This week everyone continues to gear up for a final negotiating push. All eyes are focussed on the big three issues – fish, state aid and the EU’s demand for a so-called level playing field.
It is no surprise to find that Michel Barnier’s claims about fishing rights growing fishier than ever. It was widely reported this week that the UK wants to double its fish quota. Barnier has claimed that the UK demands are completely unreasonable. But this only replicates the EU’s arrangements with Norway and would still be a voluntary limitation of the UK’s right to full sovereignty over its waters.
On state aid and the level playing field, Barnier continues to pile the pressure on the British negotiators to make clear how they would plan to use these freedoms in future. Chief negotiator Sir David Frost has hit back, criticising the EU’s efforts to assert continued control over UK politics. In a memorable phrase, he accused the EU this week of treating the UK like ‘a client state’.
Meanwhile, the Guido Fawkes website has seen the confidential Cabinet Office Briefing on the Brexit talks. HMG’s intentions could not be clearer. “The Government is committed to ending any role (other than set out in the WA) for the CJEU, or the direct application of EU law in the UK. There will also be no further dynamic alignment or non-regression commitments based on alignment to EU laws and standards between the EU and UK laws in any areas, even in a UK:EU FTA”.
It looks, therefore, like the Government plans to hold firm, proving to the EU that (unlike the bad old days of the May administration) there is no bluff to be called. We will not be signing up to anything that resembles continued political alignment.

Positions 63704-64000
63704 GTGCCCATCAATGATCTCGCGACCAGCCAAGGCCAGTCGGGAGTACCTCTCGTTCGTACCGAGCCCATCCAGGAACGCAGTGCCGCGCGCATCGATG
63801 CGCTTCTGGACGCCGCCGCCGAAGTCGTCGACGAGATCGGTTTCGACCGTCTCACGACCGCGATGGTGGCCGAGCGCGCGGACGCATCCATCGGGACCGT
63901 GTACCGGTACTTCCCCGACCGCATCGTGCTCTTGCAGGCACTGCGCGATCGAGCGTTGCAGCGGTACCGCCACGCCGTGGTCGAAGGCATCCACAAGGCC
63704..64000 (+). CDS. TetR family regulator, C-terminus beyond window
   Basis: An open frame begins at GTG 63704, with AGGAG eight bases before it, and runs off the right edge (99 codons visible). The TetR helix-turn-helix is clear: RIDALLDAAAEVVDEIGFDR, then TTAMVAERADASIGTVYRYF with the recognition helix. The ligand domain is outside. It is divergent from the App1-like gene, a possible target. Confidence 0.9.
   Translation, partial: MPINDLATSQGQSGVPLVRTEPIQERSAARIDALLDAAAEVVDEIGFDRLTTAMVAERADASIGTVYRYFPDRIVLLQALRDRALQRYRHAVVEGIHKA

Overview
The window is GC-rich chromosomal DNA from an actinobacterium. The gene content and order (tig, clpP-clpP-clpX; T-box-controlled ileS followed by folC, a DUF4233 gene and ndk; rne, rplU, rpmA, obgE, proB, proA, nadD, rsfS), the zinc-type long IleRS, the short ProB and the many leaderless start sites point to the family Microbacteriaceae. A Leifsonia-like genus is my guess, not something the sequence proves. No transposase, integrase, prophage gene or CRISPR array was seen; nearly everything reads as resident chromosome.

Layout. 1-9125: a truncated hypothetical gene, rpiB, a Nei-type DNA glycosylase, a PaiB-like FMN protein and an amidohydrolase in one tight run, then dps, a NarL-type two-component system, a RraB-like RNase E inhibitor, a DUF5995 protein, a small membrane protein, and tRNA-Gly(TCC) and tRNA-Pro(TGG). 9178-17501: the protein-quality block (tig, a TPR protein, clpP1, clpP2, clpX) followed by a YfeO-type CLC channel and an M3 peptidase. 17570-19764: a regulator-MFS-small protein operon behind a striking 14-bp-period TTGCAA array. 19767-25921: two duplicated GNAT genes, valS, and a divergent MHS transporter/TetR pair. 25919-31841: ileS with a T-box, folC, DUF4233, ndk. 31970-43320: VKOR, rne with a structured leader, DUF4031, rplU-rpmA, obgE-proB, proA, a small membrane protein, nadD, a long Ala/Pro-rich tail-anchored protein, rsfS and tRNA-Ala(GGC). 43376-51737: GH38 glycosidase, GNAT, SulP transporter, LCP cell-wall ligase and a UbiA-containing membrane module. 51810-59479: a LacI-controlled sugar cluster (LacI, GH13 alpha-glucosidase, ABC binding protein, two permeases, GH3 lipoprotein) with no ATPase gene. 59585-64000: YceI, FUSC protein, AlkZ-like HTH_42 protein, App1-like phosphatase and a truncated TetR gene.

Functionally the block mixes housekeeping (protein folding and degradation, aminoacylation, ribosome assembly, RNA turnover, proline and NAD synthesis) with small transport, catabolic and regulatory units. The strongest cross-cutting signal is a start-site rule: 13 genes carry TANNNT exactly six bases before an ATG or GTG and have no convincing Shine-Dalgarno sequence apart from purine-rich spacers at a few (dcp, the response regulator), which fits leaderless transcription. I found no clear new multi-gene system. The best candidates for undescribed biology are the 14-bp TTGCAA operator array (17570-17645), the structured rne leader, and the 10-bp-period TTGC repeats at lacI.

But the EU will not be keen to take no for an answer. Both sides are going to hold firm until the very last minute, pushing negotiations to the brink. Will they leave it too late for a deal? It still seems most likely that a deal will still eventually be pulled out of the bag. The UK has made clear that it demands political independence. Ultimately, despite its dogmatic commitment to ever-closer union, the EU has little to gain from denying us this. Reports that Barnier may soon be side-lined by national leaders, in order to make progress, suggest that the EU knows this.
On the website this week
The OneWeb satellite investment is strategic value for money, by Gwythian Prins and Sir Richard Dearlove
In the fourth of their series of articles on the politics of satellites, Sir Richard Dearlove and Professor Prins explain why and how this summer’s unveiling of the Chinese leadership’s profound hostility towards the democracies makes the strategic value of a British Low Earth Orbit satellite network even greater, contrary to the persisting and mis-framed arguments of some civil servants.
“It is always cheaper to deter or to pre-empt a threat than to have to fight it.”
Why is the civil service failing? By Nick Busvine
Former diplomat Nick Busvine looks at why the civil service and state funded institutions have been found wanting in the face of the challenges posed by Brexit, Covid-19, China and identity politics – and concludes that real reform is urgently required.
“Brexit exposed damaging groupthink, lack of impartiality and, most worrying of all, a casual disregard for democracy in the heart of government.”
Novelist and commentator Ruth Dudley Edwards writes that Ireland needs a rethink on membership of the EU. She admires the new book by former Irish Ambassador Ray Bassett reviewed on this site last week.
“Suppressing debate has enabled Ireland’s Europhiliac establishment to make terrible policy decisions on Europe – including joining the Euro, frightening the electorate into reversing the democratic results of the Nice and Lisbon treaties, caving into bullying over the bailout, and undermining the Good Friday Agreement.”